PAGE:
Kocim - Steve Jobs has battled a rare form of pancreatic cancer for years, undergoing a series of aggressive treatments, including a liver transplant, and surviving longer than many others with the disease.
His decision to step down as Apple’s CEO, however, signals that his disease — kept in check for more than seven years — is advancing beyond doctors’ ability to control it, experts say.
While no one can say how Jobs will fare, “I suspect we will not be talking about years” of additional survival, says Zev Wainberg, a gastrointestinal oncologist with UCLA’s Jonsson Cancer Center with no personal knowledge of the case.
Jobs suffers from a pancreatic neuroendocrine tumor, which accounts for only about 5% of the 43,000 pancreatic cancers diagnosed each year, and is generally more curable than more common types of pancreatic cancer, says Margaret Tempero, a pancreatic cancer expert at the University of California-San Francisco and former president of the American Society of Clinical Oncology.
Patients with the most common form of pancreatic cancer often live less than a year, says Tempero, who hasn’t treated Jobs.
Neuroendocrine tumors, which arise in hormone-producing cells of the pancreas, typically grow much more slowly, allowing patients to live at least two or three years, says Wainberg, who hasn’t treated Jobs.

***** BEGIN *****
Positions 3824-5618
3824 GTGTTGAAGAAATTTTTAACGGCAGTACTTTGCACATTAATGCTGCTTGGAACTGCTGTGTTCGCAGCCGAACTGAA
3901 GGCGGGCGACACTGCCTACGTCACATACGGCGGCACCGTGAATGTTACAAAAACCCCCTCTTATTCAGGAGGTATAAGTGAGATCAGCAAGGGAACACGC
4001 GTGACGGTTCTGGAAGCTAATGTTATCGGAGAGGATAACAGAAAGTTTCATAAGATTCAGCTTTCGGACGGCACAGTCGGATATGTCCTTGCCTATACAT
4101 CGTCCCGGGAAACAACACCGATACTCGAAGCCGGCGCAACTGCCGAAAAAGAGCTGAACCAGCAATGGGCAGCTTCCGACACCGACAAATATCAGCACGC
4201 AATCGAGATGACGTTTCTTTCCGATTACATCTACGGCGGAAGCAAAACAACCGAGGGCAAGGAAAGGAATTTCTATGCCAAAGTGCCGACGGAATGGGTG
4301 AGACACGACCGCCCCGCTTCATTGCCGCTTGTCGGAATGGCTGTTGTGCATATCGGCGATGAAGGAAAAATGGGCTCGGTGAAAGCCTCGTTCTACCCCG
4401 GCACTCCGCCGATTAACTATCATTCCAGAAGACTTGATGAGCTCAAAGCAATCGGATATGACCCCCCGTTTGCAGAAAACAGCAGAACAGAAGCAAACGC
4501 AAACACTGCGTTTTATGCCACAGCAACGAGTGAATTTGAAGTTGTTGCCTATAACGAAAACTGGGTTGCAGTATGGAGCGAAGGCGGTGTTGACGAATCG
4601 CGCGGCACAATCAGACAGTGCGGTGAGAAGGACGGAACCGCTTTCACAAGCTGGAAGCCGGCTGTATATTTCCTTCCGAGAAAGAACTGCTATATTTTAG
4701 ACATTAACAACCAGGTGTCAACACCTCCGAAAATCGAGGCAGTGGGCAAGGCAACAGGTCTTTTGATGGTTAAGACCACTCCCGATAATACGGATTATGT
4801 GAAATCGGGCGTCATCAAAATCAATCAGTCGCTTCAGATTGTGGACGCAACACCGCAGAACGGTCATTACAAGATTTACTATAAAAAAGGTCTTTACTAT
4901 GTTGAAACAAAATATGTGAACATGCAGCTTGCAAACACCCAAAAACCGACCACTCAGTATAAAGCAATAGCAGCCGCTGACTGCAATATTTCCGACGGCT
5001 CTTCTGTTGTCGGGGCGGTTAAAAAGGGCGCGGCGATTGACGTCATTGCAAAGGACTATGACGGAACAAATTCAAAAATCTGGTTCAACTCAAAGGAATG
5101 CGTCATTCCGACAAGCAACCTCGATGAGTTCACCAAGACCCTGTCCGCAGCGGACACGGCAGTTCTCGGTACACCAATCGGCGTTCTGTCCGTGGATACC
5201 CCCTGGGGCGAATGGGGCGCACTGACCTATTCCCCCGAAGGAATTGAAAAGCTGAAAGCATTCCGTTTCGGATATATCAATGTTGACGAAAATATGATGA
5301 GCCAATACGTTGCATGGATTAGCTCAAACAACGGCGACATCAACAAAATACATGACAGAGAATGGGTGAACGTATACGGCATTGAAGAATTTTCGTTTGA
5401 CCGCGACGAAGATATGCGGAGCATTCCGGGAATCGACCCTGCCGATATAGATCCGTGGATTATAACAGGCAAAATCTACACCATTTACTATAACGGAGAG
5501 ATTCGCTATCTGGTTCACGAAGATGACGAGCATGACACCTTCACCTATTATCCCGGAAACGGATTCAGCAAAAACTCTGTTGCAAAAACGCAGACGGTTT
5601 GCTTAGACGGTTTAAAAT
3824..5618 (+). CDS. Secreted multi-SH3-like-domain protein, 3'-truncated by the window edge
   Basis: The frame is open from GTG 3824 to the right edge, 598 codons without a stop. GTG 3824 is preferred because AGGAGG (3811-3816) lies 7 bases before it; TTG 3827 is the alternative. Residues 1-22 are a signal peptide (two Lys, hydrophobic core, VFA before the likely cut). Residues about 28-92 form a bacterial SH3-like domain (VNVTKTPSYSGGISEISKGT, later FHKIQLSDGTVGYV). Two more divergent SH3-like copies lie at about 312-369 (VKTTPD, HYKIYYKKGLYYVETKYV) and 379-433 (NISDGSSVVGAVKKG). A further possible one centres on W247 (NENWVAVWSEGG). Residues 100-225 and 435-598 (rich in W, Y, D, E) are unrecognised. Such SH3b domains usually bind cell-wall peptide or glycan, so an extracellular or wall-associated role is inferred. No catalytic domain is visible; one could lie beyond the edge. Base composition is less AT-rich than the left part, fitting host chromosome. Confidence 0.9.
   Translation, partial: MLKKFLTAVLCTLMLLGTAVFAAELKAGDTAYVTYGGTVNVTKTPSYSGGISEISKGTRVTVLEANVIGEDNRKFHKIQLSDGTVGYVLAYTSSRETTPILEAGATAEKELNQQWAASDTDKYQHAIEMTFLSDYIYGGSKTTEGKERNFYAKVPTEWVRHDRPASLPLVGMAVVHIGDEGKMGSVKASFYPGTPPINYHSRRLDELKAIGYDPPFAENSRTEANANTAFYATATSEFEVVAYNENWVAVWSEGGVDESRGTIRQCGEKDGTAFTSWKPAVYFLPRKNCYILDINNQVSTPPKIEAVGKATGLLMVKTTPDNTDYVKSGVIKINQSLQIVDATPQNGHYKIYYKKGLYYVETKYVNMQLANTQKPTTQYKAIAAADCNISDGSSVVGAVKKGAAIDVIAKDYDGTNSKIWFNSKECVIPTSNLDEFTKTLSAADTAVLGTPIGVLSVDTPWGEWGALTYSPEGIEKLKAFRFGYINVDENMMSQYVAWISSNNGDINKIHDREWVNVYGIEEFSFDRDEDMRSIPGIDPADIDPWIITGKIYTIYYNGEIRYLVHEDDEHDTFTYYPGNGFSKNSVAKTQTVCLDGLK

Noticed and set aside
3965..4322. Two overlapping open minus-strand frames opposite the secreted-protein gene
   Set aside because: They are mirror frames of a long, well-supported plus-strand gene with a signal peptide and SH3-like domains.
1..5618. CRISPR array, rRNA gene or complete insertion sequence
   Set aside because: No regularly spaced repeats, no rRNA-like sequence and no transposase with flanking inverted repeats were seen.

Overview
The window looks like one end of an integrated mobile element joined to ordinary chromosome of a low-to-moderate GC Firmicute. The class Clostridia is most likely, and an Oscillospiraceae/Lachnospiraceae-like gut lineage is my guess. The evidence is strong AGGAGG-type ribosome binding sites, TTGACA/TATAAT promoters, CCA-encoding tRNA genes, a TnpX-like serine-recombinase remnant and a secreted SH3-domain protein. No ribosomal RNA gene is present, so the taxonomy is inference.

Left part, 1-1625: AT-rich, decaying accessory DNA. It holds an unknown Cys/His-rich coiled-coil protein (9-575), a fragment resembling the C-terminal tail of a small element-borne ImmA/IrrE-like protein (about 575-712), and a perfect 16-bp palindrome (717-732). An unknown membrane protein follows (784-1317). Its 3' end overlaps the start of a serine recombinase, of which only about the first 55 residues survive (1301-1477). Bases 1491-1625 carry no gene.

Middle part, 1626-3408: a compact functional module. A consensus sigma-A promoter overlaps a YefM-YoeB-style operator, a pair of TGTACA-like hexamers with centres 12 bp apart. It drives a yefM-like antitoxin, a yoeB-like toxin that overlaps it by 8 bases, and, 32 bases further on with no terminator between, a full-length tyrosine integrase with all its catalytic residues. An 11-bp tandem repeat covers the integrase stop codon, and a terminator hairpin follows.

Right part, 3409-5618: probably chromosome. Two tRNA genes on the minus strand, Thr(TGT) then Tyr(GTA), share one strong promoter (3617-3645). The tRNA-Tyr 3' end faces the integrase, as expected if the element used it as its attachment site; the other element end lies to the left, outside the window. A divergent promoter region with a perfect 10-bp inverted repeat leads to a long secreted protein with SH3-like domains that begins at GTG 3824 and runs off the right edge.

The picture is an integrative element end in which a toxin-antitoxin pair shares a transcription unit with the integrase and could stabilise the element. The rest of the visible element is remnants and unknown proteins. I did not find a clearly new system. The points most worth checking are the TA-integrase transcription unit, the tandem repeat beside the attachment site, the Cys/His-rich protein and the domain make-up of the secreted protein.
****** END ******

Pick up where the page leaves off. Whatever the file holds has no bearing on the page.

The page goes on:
Unless the disease is completely eradicated, however, the cancer eventually takes a turn for the worse, growing much more quickly, Wainberg says.
“People can co-exist with this disease for years,” says Richard Goldberg, an expert in neuroendocrine tumors at the University of North Carolina-Chapel Hill, who has not treated Jobs. If the liver begins to fail, however, “people can go downhill pretty quickly. When you hit the wall, you hit the wall.”
Only about 10% of people with metastatic disease — cancer that has spread around the body — survive this type of tumor, Goldberg says.
With Jobs’ work ethic and strong love of his job, doctors say his decision to resign as Apple CEO suggests that he must be feeling very ill.
[via - Surroundedme]